The majority of Israelis believe that last month's IDF operation in Gaza was justified, according to a Peace Index poll released on Thursday.
The poll, conducted by the Israel Democracy Institute and Tel Aviv University, shows that an overwhelming majority of Israelis (79 percent) said the government's decision to launch the operation was justified, including 84% of Jewish Israelis and 47% of Israeli Arabs.
Support for Operation Pillar of Defense was not limited to one side of the political map, Israeli Jews from across the political spectrum supported the operation; 74% of people self-identifying with the Left, 86% of centrists and 89% of right-wing Israelis.
The majority of Jewish Israelis (57%) agreed with the government's decision to end the operation when it did, but a large minority of 41% opposed the decision.
Fifty-three percent of the Israeli Jews who supported the operation believe its goals were achieved, the survey showed. Thirty-seven percent of the public thought Israel's deterrence was strengthened, while 37% believe it remained unchanged.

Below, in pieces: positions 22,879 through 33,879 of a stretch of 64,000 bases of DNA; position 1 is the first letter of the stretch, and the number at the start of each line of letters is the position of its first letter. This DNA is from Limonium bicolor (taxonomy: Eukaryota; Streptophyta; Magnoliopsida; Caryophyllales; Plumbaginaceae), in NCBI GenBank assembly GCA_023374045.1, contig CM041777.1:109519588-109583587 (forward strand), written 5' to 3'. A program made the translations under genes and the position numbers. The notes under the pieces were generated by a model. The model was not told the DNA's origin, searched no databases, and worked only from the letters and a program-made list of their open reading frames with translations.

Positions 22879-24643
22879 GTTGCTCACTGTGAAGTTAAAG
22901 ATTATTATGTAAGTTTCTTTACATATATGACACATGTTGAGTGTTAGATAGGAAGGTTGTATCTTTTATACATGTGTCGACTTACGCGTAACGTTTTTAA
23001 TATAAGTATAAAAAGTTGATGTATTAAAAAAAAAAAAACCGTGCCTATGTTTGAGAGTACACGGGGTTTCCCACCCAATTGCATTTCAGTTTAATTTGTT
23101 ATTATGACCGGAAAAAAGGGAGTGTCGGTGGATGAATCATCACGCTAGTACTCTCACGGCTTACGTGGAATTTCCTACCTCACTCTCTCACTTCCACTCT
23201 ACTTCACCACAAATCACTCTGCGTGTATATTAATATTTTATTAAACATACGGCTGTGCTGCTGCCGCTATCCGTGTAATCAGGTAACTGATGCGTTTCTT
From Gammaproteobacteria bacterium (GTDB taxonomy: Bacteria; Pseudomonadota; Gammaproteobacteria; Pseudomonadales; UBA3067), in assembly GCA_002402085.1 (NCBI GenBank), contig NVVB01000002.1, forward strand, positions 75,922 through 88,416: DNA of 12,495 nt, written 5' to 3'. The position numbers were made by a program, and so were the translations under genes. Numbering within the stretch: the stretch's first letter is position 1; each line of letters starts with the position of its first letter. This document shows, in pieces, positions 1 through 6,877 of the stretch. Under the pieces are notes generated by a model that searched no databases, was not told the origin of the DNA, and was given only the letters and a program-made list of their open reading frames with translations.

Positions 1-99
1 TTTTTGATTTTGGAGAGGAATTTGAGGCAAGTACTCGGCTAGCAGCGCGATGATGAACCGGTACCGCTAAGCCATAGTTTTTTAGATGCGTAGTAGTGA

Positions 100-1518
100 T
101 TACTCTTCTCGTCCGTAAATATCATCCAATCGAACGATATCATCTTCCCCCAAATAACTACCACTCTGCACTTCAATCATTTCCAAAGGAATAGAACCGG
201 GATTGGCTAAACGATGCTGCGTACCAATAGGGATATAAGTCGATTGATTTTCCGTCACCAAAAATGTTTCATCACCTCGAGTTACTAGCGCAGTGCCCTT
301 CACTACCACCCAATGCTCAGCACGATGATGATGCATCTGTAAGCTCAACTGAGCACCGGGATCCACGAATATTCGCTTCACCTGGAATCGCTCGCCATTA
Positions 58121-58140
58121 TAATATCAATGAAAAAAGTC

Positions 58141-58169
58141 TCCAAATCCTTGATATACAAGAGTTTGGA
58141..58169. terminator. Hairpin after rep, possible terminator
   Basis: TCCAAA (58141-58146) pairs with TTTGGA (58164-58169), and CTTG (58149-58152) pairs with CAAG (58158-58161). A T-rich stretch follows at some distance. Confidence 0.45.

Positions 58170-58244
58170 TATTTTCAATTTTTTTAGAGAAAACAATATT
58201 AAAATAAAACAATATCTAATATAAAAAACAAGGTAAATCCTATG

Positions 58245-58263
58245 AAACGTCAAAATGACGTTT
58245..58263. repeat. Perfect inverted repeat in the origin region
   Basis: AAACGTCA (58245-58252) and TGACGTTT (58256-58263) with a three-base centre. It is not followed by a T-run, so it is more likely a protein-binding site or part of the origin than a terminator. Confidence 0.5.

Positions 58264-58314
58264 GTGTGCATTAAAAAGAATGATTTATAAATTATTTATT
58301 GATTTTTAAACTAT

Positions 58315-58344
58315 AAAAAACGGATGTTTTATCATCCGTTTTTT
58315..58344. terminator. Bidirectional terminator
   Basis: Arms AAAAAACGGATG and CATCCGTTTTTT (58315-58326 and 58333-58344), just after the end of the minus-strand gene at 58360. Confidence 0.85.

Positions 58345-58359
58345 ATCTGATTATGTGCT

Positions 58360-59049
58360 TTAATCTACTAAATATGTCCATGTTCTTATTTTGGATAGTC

Regarding the cease-fire that ended the operation, a majority (55%) of the Israeli public said they believe the quiet will last up to a year, with just under a third of the respondents saying they believe it will last only a few months.
Asked about the influence Egyptian President Mohamed Morsi had on ending the round of violence, two-thirds of Israelis said he had a positive impact.
Asked about peace rather than war, most Israelis believe the government should engage in peace talks with the Palestinian Authority, but an even larger number said they don't believe those negotiations will lead to peace.
The survey also gauged public support for various government bodies during the Gaza operation. Almost all (88%) of the Israeli public was satisfied with the IDF's performance in the conflict, and 82% expressed satisfaction with the performance of local, municipal authorities. The government, while still enjoying a majority of the public's support, only received satisfactory marks from 60% of the respondents.
The poll included a sample of 598 adult Israelis, including both Jews and Arabs, between November 28 and December 2. The survey has a margin of error of 4.5%, according to the pollsters.
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